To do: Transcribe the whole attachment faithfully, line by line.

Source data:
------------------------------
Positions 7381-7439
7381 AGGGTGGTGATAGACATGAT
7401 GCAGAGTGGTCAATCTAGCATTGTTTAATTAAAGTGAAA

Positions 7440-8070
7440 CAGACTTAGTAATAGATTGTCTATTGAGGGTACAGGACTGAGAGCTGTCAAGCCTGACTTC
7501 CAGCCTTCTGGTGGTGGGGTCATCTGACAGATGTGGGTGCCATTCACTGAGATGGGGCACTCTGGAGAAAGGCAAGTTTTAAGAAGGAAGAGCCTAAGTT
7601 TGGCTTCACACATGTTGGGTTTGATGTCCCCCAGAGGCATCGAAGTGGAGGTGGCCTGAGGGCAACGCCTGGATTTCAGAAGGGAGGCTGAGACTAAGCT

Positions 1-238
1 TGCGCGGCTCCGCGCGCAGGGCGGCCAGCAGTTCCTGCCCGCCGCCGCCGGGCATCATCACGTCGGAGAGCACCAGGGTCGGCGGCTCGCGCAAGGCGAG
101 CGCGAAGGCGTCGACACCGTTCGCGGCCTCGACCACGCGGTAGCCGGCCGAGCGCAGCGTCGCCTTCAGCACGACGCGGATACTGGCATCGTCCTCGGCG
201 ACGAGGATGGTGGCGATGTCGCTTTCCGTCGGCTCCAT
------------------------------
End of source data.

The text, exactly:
Positions 7381-7439
7381 AGGGTGGTGATAGACATGAT
7401 GCAGAGTGGTCAATCTAGCATTGTTTAATTAAAGTGAAA

Positions 7440-8070
7440 CAGACTTAGTAATAGATTGTCTATTGAGGGTACAGGACTGAGAGCTGTCAAGCCTGACTTC
7501 CAGCCTTCTGGTGGTGGGGTCATCTGACAGATGTGGGTGCCATTCACTGAGATGGGGCACTCTGGAGAAAGGCAAGTTTTAAGAAGGAAGAGCCTAAGTT
7601 TGGCTTCACACATGTTGGGTTTGATGTCCCCCAGAGGCATCGAAGTGGAGGTGGCCTGAGGGCAACGCCTGGATTTCAGAAGGGAGGCTGAGACTAAGCT

Positions 1-238
1 TGCGCGGCTCCGCGCGCAGGGCGGCCAGCAGTTCCTGCCCGCCGCCGCCGGGCATCATCACGTCGGAGAGCACCAGGGTCGGCGGCTCGCGCAAGGCGAG
101 CGCGAAGGCGTCGACACCGTTCGCGGCCTCGACCACGCGGTAGCCGGCCGAGCGCAGCGTCGCCTTCAGCACGACGCGGATACTGGCATCGTCCTCGGCG
201 ACGAGGATGGTGGCGATGTCGCTTTCCGTCGGCTCCAT